Not seen as often is this Colony Gall on blackberry created by aphids.

While not the greatest pictures, these are examples of Stem and Petiole Galls. You can see the effect they have on the new growth of this hickory. Most often these are done by Adelgids.  These are aphid like relatives. People may be more familiar with other wooly adelgids found on the bark of White Pines, or those that have devastated trees like Fir and Hemlock. This species is most likely Phylloxera caryaecaulis.

Another adelgid responsible for defoliating conifers is the Eastern Spruce Gall.  Look for it on Norway and Blue Spruce. Conifer trees react differently than hardwoods to insect defoliators or gall makers.  Because needles do not drop annually, large patches of evergreens may remain bare long after the damager has left.

This is the Cherry Spindle Gall. Spindle galls are most often created by Eriophid Mites. Mites are Arachnids, like Chiggers, and are way too small to photograph.

While a different species, these galls on Elm are also formed by Eriophid mites.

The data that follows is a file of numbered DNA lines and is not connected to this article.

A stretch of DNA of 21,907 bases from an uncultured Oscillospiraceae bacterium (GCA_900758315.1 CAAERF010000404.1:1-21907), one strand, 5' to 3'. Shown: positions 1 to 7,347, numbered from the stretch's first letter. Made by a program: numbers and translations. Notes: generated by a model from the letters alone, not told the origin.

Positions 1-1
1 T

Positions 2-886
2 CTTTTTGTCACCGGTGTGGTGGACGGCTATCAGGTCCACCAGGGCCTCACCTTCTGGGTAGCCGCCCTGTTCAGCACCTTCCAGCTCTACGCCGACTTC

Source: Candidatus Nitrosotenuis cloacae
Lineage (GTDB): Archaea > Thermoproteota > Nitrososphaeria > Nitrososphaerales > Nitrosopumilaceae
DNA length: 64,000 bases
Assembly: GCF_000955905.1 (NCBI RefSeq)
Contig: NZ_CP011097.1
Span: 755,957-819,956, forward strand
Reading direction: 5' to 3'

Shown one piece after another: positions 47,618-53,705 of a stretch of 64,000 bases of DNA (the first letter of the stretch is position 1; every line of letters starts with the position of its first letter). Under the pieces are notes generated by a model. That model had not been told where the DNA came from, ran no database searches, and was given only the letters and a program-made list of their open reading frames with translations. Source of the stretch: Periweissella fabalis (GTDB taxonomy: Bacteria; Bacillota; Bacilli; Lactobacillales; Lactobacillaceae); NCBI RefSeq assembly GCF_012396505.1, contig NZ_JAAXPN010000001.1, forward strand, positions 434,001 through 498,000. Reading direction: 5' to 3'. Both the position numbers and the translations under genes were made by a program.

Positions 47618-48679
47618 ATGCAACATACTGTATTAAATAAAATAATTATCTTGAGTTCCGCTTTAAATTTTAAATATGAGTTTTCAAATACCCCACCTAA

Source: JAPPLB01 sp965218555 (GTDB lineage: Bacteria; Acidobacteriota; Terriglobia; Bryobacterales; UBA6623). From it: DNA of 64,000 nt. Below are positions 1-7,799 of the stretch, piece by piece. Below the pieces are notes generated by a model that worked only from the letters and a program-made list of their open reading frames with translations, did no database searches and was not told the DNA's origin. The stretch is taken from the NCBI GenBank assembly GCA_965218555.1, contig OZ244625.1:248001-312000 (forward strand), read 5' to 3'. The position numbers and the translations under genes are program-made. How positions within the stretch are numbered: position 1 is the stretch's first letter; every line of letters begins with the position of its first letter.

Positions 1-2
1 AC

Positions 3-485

Eriophid mites can be found on just about everything. While not fatal to the plant, anything that works on Poison Ivy can't be all bad. They can be green or red. These are Aculops rhois = A. toxicophagus.

Looking like splattered paint on Sugar Maple, Eriophid mites create a wide diversity of gall types.

The second picture isn't mine, but I couldn't resist putting it up. This is the Maple Leaf Spot gall, and is formed by another Fly Midge Acericecis ocellaris. The first picture may be old remains of Leaf Spot, but if your maple leaves show large black spots on them, that would be Tar Spot, a fungus.

Speaking of which, what appears to be a gall is something called Black Knot. This is a fungus, and if it encircles the entire branch it can girdle it, resulting in death. Black Knot is most often found on fruit trees like cherry and plum. The other galls pictured above rarely ever kill the plant they occur on. You can pull some of them off, or use a mild insecticide to control them.


  1. Your posts are so very informative. Thank you for making them.

  2. Wow, that answered a lot of questions all at once! Thanks so much for sharing your knowledge with us. :)

  3. Do you know of any articles regarding the host specificity of Rhopalomyia solidaginis to Solidago canadensis?

    Or is it a generally accepted norm?

  4. Nice post thank you Chris